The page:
Dear Family of Faith,

When it comes to New Year’s Resolutions, we might say there are two kinds of people:  those who break them, and those who don’t make them! But whether we make them or not, it’s easy to see why people associate the new year with making changes. After all, as the calendar turns from December to January, we can think of the newly-minted year as a clean slate. Although some of what will be written for us in the new year will not be of our choosing, we do have control over our own habits and choices—and those can make a world of difference for us in 2024.

Many people choose to make resolutions that relate to their health and wellness. Healthy eating, more exercise, giving up smoking or drinking alcohol—these are the sorts of resolutions we often make or hear of others making. And there is nothing wrong with resolving to take better care of the bodies and minds God has given us.

But as I consider the witness of scripture—and in particular, the stories of Christmas and Epiphany—I find there are many good examples of other sorts of resolutions we might make concerning our lives of discipleship. Let’s look at some of the faithful people from the nativity stories who offer us ideas for faithful New Year’s resolutions.

  1. Mary: Cultivating fellowship. We probably

think first of Mary’s faithful response of “here am I” when the angel told her that God had chosen her to be the mother of God’s Son. And being open to God’s plans is a great New Year’s resolution. But I think that what Mary did next, after the angel left, can also give us something to consider for the new year. Luke 1:39 tells us that after the angel departed, Mary went to the home of her relative Elizabeth, who was also expecting a child. There, the two women shared one another’s joy and amazement at what God was doing in their lives. Like Mary, we can choose to take advantage of opportunities for fellowship with our sisters and brothers in Christ. Lutheran Men, WELCA, Threads of Faith, STARS, and covered-dish dinners all provide opportunities for Christian fellowship.

  1. Joseph: Providing for others. Joseph willingly

took on the responsibility of caring for Mary’s child, the Messiah. Not only did he take Mary as his wife in spite of her before-marriage pregnancy, but he also, according to Matthew 2:14, took Mary and Jesus to Egypt to keep Jesus safe from the murderous King Herod. While we aren’t called to care for baby Jesus, we are called to care for those who need our help and protection. Mentoring a child, contributing to the Caring Cart and Blessings Box, giving food items for the backpack feeding program at our schools—all of these are ways we can resolve to help provide for others in the new year.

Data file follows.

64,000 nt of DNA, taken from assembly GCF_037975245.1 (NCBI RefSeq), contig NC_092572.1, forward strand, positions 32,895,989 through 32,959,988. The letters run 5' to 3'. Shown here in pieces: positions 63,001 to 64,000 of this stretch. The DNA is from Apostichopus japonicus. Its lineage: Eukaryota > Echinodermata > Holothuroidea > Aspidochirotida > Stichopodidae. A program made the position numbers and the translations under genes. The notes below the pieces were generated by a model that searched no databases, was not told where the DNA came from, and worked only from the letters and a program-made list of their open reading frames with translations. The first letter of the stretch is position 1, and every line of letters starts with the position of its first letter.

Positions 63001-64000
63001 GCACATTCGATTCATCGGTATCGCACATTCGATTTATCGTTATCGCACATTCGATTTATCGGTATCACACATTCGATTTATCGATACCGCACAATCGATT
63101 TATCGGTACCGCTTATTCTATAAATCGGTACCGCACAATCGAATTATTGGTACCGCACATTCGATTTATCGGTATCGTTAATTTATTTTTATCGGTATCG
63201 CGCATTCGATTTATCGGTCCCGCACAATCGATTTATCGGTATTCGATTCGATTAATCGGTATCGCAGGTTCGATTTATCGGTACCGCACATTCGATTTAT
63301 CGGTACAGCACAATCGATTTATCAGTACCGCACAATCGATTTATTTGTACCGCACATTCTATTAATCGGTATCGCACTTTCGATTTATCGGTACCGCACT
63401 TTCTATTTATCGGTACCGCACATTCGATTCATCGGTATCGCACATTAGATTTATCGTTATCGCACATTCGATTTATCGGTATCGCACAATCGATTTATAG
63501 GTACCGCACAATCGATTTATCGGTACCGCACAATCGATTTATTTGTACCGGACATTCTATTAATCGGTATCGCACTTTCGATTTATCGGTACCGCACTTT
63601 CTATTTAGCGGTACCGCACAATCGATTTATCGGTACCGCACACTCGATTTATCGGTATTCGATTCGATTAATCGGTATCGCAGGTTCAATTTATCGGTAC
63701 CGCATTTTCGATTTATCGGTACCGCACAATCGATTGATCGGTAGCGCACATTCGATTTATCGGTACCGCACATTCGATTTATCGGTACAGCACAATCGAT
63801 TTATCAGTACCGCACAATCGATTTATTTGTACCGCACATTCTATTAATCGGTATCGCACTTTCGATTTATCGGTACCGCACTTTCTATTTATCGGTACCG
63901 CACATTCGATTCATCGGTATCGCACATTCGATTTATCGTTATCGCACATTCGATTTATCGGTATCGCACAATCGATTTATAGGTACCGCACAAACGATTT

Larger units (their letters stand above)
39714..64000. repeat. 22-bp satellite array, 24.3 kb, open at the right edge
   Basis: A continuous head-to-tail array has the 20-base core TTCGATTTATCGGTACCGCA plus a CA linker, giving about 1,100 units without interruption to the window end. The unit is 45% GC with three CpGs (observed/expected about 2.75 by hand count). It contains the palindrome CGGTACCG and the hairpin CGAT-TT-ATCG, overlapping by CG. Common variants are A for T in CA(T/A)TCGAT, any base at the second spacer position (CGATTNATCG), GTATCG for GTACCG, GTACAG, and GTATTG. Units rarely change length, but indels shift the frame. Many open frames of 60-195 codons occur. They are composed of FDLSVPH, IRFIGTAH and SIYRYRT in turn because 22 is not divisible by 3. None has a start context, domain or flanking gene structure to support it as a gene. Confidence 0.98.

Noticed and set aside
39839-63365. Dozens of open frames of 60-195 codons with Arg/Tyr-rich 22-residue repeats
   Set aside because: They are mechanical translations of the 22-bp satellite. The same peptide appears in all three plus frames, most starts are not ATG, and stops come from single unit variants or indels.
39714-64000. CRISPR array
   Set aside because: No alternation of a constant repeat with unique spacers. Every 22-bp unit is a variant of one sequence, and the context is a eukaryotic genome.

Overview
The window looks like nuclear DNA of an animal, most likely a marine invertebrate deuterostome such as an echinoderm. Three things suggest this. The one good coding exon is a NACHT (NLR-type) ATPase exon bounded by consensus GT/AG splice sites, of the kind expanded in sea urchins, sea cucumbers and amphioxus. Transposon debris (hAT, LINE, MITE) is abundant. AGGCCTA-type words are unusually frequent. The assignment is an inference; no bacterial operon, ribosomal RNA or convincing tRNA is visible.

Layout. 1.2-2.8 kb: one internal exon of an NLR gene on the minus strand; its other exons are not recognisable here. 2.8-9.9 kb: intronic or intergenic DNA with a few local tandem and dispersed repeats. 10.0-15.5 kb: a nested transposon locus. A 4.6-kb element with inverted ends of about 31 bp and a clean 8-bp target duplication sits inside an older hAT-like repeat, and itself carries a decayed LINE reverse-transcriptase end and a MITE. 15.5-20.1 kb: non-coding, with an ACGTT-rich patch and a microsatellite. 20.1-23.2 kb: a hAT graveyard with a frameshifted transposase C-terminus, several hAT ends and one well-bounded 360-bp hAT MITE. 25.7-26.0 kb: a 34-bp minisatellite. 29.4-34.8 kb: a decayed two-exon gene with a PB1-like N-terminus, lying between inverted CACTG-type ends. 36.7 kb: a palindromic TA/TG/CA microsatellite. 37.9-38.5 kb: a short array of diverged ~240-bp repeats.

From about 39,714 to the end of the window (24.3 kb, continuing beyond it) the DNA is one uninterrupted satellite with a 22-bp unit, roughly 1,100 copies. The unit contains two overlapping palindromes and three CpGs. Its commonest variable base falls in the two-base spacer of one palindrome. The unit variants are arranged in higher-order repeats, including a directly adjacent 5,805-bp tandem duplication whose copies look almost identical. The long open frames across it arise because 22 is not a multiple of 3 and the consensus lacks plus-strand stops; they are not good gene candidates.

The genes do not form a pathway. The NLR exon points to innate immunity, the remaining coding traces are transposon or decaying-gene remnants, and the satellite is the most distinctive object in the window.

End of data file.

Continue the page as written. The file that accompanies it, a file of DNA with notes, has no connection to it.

1. The shepherds: Sharing good news. The

shepherds were chosen by God to hear the angel’s good news of great joy. And, faithfully, they went to see the child the angel told them about—baby Jesus. But they didn’t simply come and see; they went and told! Luke 2:20 says that “the shepherds returned [to their fields], glorifying and praising God for all they had heard and seen.” When we experience God’s love and care, when we hear the good news of God’s grace and forgiveness, we too can share what we have heard and seen with others. Resolving to share our good news—and give God the glory and the credit—is another faithful resolution we might make this year.

  1. The magi: Going outside our comfort zones.

The magi had to travel a very long way to a land that was unfamiliar to them in order to pay homage to Jesus. While it’s not likely that we will be led by a star to a distant land as the magi were, we can learn from their willingness to leave behind all that was familiar in order to honor the newborn king. Most of us prefer to do what we have always done, to stay with what’s familiar. But what if this year, we try something new? Something a little less comfortable? Maybe taking on a new role here at Faith, such as lector or greeter or Sunday school teacher? As John Ortberg says, “if you want to walk on water, you’ve got to get out of the boat.”

  1. Anna and Simeon: Worshiping faithfully. Both

Simeon and Anna were people of deep faith. Simeon is described as “righteous and devout, looking forward to the consolation of Israel,” and Anna “never left the temple but worshiped there . . . night and day” (Luke 2:25, 37). Their faithfulness was rewarded in the most marvelous way, for both of them were present when Mary and Joseph brought the infant Jesus to the temple. This year, I pray that each of you will be faithful in worship, coming to hear God’s word and offer your prayers and praises. May you too meet Jesus as we gather in God’s house.

Your servant in Christ,

Pastor Lisa